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Trump Says 'Iran Would Like To Talk' But Does Not Know How

Trump holds 'Keep America Great' rally in New Hampshire. File photo

As an Iranian oil tanker caught in a standoff between Tehran and the West left Gibraltar, Sunday night, August 18, U.S. President Donald Trump said that "Iran would like to talk," attributing it to poor economic conditions in the country.

"But Iran would like to talk but they just don't know how to get there."

Referring to Iranians as a "very proud people," President Trump noted, "But their economy is crashing, it's crashing. Inflation is through the roof. They're doing really badly."

Insisting that "we can do something fast," President Trump stressed, "They are not selling oil. Even, I mean we put the sanctions on, the oil is selling much less, I mean much less than what we thought. It's like a trickle and they very much want to make a deal."

President Trump's comments echoed his earlier remarks that Washington is seeking a new round of talks with Tehran, while the Islamic Republic's economy is collapsing.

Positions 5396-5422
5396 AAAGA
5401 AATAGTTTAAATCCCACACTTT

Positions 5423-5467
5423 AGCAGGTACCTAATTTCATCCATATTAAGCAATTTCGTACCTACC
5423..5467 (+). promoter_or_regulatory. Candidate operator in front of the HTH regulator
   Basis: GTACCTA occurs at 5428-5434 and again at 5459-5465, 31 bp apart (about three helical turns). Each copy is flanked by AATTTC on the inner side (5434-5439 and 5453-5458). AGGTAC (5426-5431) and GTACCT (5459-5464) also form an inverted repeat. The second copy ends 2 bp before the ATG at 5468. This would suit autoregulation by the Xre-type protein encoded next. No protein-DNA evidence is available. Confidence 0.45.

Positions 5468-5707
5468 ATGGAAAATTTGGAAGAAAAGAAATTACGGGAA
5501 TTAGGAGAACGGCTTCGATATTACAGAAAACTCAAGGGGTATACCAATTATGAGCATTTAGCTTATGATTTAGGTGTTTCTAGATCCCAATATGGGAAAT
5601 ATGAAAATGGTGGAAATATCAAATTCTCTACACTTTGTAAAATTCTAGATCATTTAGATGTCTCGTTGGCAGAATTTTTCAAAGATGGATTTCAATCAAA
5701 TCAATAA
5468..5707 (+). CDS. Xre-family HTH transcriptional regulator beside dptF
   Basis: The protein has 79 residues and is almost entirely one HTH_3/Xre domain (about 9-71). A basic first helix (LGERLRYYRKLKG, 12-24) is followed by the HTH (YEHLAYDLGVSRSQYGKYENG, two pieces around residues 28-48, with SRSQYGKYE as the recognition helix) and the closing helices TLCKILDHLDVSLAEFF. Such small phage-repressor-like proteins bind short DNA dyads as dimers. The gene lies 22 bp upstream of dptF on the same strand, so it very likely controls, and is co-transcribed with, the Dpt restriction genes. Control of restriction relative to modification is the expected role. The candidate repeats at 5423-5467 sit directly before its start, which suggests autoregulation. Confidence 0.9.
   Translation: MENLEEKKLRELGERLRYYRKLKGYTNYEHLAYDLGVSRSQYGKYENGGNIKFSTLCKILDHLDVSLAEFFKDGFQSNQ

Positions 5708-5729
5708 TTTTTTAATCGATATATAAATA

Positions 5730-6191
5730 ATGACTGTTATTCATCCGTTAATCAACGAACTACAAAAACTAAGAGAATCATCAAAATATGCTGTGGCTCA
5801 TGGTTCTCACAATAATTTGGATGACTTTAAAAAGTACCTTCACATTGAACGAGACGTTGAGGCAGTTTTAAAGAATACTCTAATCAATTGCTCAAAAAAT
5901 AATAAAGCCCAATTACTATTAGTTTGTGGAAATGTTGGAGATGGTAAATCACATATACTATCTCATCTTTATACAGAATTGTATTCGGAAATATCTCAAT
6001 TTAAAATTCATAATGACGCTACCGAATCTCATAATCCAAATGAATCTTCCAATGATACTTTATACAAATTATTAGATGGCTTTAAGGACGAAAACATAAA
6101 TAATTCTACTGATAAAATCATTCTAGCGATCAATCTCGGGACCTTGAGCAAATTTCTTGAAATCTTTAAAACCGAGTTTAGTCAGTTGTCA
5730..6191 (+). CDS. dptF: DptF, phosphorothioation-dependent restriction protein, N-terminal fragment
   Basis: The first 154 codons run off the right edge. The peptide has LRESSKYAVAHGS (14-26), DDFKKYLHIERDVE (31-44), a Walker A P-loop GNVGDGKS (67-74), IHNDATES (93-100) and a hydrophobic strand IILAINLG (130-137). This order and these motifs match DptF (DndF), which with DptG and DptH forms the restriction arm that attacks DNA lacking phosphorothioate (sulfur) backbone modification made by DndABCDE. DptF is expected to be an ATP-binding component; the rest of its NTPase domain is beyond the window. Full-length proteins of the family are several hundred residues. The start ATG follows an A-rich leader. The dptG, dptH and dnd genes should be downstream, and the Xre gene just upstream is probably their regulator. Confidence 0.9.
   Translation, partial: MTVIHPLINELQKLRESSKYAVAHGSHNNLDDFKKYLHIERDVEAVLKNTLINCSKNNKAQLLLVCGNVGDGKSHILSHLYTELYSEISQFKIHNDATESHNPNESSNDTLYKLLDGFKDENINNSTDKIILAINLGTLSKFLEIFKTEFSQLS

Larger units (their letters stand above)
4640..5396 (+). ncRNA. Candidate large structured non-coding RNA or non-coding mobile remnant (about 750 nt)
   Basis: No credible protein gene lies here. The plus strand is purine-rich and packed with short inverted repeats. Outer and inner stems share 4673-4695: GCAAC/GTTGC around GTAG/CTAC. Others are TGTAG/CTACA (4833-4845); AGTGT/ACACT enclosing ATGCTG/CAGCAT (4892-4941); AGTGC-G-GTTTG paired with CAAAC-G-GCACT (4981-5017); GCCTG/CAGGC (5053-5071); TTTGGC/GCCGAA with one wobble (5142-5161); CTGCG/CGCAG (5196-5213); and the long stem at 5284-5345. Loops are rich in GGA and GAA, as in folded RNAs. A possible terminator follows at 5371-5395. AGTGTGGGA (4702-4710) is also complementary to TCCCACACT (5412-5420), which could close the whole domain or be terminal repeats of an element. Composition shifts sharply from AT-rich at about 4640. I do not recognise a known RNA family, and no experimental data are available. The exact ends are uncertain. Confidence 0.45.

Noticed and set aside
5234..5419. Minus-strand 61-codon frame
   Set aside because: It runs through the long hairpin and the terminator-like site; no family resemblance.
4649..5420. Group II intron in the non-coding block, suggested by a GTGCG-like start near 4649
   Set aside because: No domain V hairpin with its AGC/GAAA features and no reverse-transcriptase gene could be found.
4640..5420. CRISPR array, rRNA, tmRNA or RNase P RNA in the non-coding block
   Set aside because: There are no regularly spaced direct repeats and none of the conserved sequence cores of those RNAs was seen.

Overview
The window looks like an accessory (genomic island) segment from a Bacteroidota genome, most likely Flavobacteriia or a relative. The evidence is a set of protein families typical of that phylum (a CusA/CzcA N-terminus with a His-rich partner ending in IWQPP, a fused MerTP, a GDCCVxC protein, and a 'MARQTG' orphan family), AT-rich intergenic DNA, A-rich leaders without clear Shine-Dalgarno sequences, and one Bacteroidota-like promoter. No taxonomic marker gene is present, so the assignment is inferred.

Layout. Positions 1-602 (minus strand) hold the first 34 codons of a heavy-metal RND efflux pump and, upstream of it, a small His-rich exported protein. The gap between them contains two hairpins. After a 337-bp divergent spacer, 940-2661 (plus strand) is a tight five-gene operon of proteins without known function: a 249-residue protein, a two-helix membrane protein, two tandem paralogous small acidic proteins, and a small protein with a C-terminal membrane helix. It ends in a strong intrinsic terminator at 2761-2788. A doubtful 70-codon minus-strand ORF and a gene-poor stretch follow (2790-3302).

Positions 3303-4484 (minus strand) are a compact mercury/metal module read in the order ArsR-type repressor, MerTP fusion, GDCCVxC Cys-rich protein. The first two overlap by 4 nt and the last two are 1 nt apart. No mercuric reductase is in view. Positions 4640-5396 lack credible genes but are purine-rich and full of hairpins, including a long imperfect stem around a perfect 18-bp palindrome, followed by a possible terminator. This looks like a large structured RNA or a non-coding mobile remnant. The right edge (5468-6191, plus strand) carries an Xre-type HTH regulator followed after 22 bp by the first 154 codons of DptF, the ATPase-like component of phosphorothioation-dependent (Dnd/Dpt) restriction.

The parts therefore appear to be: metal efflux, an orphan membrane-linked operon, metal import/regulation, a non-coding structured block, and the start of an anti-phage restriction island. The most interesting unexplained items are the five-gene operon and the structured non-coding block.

The Trump Administration dropped the Joint Comprehensive Plan of Action (JCPOA) or Tehran's nuclear deal with world powers in May 2018.

Immediately after the withdrawal from JCPOA, Washington re-imposed two batches of sanctions on Tehran, targeting the Islamic Republic's banking system, oil exports and petrochemical industry.

Meanwhile, the United States has repeatedly voiced its readiness to negotiate without preconditions.

Nevertheless, the Islamic Republic's Supreme Leader, Ayatollah Ali Khamenei has rejected the offer to renew talks with Washington, asserting, "Talking to Americans is a lethal poison, and talking to the Trump Administration is twice as lethal."

President Hassan Rouhani, his U.S. educated Foreign Minister, Mohammad Javad Zarif, and the Intelligence Minister have repeatedly joined voices with Khamenei in rejecting talks with Washington.